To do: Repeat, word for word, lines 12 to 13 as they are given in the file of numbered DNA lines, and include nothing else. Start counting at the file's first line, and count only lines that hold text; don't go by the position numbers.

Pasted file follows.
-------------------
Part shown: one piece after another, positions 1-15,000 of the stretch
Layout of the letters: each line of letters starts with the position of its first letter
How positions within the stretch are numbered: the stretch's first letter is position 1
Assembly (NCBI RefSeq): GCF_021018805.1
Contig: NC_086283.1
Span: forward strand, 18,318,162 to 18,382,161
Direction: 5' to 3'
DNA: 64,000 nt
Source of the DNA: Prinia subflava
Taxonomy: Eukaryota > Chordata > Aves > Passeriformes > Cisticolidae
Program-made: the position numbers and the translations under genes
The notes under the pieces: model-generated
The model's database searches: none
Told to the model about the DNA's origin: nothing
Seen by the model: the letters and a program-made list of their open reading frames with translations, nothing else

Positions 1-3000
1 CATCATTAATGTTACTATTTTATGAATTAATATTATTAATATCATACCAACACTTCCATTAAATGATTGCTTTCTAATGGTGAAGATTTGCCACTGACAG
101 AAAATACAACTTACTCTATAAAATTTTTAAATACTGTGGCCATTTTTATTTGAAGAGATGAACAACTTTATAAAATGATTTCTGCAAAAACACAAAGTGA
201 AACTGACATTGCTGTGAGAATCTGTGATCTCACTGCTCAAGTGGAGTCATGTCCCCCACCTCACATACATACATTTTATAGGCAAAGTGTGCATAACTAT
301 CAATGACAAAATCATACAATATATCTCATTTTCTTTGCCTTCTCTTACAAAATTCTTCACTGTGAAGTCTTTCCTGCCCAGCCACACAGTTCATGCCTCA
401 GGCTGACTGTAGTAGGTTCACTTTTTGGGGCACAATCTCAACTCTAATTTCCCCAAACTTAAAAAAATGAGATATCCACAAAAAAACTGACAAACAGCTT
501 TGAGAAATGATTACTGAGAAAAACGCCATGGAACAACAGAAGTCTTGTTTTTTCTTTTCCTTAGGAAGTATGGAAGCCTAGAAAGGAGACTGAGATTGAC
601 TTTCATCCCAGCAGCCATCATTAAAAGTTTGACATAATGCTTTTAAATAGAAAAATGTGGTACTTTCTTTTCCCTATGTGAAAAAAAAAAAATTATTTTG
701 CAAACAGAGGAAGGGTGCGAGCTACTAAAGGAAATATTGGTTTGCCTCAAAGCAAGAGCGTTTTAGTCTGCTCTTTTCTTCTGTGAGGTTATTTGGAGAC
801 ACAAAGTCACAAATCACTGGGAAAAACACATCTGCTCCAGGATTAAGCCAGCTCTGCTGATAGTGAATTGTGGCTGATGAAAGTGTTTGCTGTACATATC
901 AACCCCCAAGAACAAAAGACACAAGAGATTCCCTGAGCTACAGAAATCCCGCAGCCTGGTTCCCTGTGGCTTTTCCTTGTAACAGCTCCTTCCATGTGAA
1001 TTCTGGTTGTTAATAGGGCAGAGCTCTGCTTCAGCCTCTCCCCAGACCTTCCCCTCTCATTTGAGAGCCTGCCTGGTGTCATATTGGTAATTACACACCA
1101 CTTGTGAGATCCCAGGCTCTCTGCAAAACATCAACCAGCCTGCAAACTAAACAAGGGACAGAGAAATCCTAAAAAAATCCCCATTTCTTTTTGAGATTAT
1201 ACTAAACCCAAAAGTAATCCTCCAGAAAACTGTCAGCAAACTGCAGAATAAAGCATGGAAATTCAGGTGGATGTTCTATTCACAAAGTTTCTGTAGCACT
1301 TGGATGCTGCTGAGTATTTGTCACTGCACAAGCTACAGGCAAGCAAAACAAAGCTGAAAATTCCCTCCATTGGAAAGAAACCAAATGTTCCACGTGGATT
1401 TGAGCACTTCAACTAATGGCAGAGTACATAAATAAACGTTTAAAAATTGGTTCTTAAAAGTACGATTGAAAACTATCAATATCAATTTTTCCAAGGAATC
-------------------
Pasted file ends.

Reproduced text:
The notes under the pieces: model-generated
The model's database searches: none